Smithsonian Channel's Sacred Sites Explores Humankind's Most Transcendent Locales

TV Reviews Sacred Sites
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Smithsonian Channel's <i>Sacred Sites</i> Explores Humankind's Most Transcendent Locales

People have a truly miserable and potentially dangerous tendency to be oblivious to their own history. This is why—well, one reason why—shows like Sacred Sites can be so crucially important to “the cultural conversation.” Docuseries that illuminate history, trace traditions, get at the root of why something is happening now: These kinds of programs have immense potential power to deepen our cultural literacy, improve understanding, and even make a dent in pandemic bigotry, xenophobia and general ignorance of the procession of human society on this strange little planet.

Sadly, there often seem to be trust issues in play.

Have you ever watched those “Yes, but could this really be proof that Jesus of Nazareth was a real, actual, historical person?”- or “Is it possible we are on the brink of learning why the Maya disappeared from Chichen Itza?”-type programs with which the History Channel is so liberally peppered? You know the style: re-enactment spliced with commentary from anthropologists, archaeologists and scholars, punctuated with suggestive voiceover that gets you all ready in Act I for the Big Revealed Truth but in the end can’t really deliver it. That’s when it occurs to you that if they had actually made a positive ID on “the Behemoth” referenced in the Book of Job you would totally have heard about it on NPR by now.

Folks, of Sacred Sites I regret to note that you’re going to get actors playing Guinevere and Merlin, Ramses II and Hatshepsut, St. James, and certain German persons who committed certain atrocities in the 1930s and 1940s. And you’re going to have your attention drawn to some super awesome places with serious mythical reverb. Some theories will be posited, but mostly they will remain theories. There will be a frustrating amount of repetition, both of narrative and of actual footage, which reappears like your neighbor’s cat that thinks it’s successfully tricking you into believing it doesn’t have a home and three squares across the street. Oh: I think there is, at one point, a voiceover by Liam Neeson? He does not say “Marco from Tropoja,” but nonetheless I am pretty sure I made a positive ID on that, if not the Behemoth of Old Testament fame. (If the Behemoth were a dinosaur, wouldn’t that be awkward? Am I digressing? See, this is my point. I’m not exactly riveted here, and I should be.)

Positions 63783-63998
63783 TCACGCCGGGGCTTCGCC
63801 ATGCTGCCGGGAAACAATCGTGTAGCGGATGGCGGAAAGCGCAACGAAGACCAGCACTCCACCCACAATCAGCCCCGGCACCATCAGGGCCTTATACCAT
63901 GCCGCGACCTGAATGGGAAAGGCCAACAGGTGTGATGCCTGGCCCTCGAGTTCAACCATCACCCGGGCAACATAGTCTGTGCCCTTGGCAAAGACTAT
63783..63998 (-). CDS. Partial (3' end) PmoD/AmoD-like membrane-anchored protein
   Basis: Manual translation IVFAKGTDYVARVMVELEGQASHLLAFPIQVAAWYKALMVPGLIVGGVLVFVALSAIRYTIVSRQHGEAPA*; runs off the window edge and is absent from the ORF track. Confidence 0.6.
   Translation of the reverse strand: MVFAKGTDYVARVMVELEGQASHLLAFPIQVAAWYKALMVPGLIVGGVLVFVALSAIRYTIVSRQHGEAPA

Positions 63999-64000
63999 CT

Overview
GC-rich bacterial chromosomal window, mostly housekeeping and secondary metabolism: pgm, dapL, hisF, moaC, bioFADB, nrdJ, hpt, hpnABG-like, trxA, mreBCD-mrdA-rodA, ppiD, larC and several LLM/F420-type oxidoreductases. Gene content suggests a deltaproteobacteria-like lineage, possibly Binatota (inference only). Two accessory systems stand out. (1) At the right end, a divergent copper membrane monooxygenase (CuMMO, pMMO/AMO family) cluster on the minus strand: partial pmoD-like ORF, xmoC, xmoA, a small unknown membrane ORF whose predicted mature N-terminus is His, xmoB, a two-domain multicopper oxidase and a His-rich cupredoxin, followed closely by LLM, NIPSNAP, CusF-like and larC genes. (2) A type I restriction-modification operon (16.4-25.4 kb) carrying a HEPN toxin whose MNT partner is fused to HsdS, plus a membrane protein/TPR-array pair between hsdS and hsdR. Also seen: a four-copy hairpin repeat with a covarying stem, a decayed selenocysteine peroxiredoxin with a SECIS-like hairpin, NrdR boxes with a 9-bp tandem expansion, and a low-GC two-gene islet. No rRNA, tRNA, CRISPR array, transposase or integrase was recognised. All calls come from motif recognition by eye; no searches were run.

The series is glossy. It does not look like it was cheap to produce. The photography is very pretty and in some cases very very pretty. The six episodes on offer cover El Camino de Santiago de Compostela, a Christian pilgrim path across northern Spain to the (maybe) tomb of the Apostle James in Galicia; the stunningly sophisticated burial chambers of a disappeared ancient people on the island of Malta; a series of castles and woods and stone circles associated with the (possibly not) mythical King Arthur; certain Mayan high places from which these people honed their legendarily acute sense of astronomy; the interesting rites of the Temple of Amun at Karnak; and the Nazi monomania with proving Germans were the descendants of the people of Atlantis. As with many re-enactment-driven documentaries, these episodes tend to be at their best when focused on the actual places and at their most repetitive and vague when assuming you lack the imagination to picture the Godswife of Amun and have to show a woman in wicked-flamboyant eyeliner and a vulture hat venerating a statue in a clip that plays easily eight times in an hour. In some cases, there is an investigation into a mystery: Is it possible King Arthur existed? Who were the Maltese “temple people”? In others, it’s more of an explanation of what we actually do know: Here’s roughly what went down when Hatshepsut decided to become the first female Pharaoh” There’s a certain level of accrued interest created by the through line of conquest and subjugation: We see how you can take literally any culture’s sacred places and understand how they remain sacred places but might be sacred to a succession of peoples, for related but different reasons. Many Christian sacred sites were… uh, repurposed pagan sites, for example.